FRIENDS WITH KIDS: 3 ½ STARS
In “Friends with Kids” a platonic couple are forced to examine the true nature of their relationship after they decide to have a child with no strings attached. The premise sounds familiar but, like “Bridesmaids” from last year, “Friends with Kids” takes a tired premise in a tired genre and breathes some new life into it.
Writer / director Jenifer Westfeldt also stars as Julie, a hip New Yorker who, like her best friend Jason (Adam Scott of “Parks and Recreation”) is looks at their married-with-kids- friends with a mixture of amusement and disgust. From their point of view their pals have traded freedom for lives of quiet desperation. Worse, when the babies came they all moved to Brooklyn, a seventy-dollar cab ride away.
One night after shots of expensive tequila they decide that even though they aren’t attracted to one another they could still beat the system and have baby “without all the problems that come with marriage.” Their social experiment bears fruit, so to speak, with the birth of their son. They successfully co-parent until jealousies and the possibility of true love rear their heads.
A study of self-centered people afraid to give up their independence “Friends with Kids” is rescued from a sitcom premise by an engaging cast who keep the laughs coming but can also delve into drama when necessary.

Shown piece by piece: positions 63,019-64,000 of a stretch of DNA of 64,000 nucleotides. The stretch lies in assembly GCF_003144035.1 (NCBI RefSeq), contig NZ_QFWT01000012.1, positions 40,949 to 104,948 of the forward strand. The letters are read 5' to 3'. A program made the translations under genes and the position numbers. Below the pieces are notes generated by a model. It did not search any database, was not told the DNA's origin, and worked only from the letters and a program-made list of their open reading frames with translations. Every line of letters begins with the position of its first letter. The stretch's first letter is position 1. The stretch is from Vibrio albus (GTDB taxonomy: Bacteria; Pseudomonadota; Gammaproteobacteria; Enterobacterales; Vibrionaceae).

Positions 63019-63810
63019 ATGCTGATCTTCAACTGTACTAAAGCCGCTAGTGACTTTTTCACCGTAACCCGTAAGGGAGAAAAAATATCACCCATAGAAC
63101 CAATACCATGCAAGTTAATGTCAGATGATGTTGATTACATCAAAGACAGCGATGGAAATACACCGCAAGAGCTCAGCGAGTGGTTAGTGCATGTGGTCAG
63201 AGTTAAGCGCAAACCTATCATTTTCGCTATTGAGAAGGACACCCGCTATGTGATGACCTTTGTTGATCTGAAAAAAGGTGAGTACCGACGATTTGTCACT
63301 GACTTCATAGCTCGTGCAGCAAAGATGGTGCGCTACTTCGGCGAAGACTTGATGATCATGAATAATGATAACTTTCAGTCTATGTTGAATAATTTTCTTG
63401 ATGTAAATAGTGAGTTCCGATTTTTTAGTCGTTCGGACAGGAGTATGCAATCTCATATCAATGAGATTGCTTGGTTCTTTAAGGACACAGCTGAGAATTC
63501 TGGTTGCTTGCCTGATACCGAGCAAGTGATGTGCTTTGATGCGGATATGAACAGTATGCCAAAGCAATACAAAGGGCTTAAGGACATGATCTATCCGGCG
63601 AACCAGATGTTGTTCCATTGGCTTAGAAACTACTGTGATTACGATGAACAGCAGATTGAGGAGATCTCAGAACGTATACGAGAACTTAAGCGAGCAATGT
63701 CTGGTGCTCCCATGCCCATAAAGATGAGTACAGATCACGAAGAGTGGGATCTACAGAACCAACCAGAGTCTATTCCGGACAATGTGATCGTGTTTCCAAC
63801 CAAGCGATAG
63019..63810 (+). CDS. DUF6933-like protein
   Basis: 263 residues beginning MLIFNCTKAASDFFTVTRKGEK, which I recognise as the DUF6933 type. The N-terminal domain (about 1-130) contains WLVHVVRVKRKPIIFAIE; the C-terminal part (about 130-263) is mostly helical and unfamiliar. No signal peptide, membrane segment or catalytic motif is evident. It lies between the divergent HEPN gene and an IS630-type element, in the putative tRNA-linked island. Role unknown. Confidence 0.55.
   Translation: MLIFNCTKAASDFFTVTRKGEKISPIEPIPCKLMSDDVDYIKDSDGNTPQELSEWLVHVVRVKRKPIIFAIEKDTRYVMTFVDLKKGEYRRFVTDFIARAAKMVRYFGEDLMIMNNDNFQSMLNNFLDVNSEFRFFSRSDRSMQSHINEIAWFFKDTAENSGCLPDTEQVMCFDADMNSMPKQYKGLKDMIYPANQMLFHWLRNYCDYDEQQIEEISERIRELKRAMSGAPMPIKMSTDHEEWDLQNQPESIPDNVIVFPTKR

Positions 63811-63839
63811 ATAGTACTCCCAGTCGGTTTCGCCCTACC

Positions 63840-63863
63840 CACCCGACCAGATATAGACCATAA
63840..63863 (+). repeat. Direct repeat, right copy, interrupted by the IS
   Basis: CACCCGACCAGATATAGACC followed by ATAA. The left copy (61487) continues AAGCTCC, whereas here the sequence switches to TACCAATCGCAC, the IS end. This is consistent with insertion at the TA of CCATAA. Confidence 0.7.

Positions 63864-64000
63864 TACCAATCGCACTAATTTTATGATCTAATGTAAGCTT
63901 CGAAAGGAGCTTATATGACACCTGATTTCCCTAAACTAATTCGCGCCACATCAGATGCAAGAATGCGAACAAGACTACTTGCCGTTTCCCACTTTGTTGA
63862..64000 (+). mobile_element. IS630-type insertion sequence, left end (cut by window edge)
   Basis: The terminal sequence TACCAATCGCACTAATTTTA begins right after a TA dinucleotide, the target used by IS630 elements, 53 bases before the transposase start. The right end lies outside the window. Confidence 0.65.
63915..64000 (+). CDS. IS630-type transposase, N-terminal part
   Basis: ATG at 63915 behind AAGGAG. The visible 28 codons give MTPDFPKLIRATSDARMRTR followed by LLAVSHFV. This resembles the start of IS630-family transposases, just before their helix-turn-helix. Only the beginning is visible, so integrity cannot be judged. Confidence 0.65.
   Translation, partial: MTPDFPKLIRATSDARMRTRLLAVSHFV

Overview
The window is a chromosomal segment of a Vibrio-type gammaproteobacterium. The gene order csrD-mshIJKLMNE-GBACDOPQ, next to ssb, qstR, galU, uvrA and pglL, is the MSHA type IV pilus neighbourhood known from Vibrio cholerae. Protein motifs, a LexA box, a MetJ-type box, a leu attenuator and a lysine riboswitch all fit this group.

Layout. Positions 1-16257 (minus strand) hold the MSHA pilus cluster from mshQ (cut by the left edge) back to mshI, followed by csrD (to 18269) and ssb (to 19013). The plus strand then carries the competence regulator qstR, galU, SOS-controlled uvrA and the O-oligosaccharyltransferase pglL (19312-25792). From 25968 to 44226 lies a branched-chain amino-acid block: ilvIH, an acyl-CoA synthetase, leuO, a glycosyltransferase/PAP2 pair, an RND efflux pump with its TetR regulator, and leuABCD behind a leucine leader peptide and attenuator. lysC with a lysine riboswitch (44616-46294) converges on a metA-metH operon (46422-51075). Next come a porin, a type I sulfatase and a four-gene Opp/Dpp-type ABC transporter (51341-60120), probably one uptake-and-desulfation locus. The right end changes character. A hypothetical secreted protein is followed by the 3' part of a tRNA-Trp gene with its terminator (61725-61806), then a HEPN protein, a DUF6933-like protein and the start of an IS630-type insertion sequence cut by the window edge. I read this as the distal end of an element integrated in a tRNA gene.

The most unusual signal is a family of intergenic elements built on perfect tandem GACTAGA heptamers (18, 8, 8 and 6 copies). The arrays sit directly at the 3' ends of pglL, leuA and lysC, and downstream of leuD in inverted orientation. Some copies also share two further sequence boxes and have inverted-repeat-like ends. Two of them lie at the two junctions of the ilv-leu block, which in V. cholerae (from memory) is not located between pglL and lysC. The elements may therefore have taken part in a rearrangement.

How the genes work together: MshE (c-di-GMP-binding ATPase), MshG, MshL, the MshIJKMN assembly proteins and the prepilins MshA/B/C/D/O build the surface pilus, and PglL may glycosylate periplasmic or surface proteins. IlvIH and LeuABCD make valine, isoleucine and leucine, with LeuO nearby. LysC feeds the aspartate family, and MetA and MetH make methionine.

Maya Rudolph and Chris O’Dowd play the disheveled and over-tired Leslie and Alex to snarky perfection, while Jon Hamm (Westfeldt’s longtime partner) and Kristin Wiig provide the bulk of the film’s edge. It’s all fun and games until Hamm gets drunk at a dinner party and lets his true feelings about Julie and Jason’s arrangement be known.
It is moments like that which give the movie some depth. The raw emotion on display is uncommon for a rom com like this, but it works. Unfortunately its mostly downhill from there.
The final twenty minutes of the movie reverts to a sitcom-rom com formula, ending with the absolute worst seduction speech in the history of cinema.
It’s not enough to ruin the movie, but the preceding hour was so full of charm, wit and insight, it’s a shame to see it squandered before the credits roll.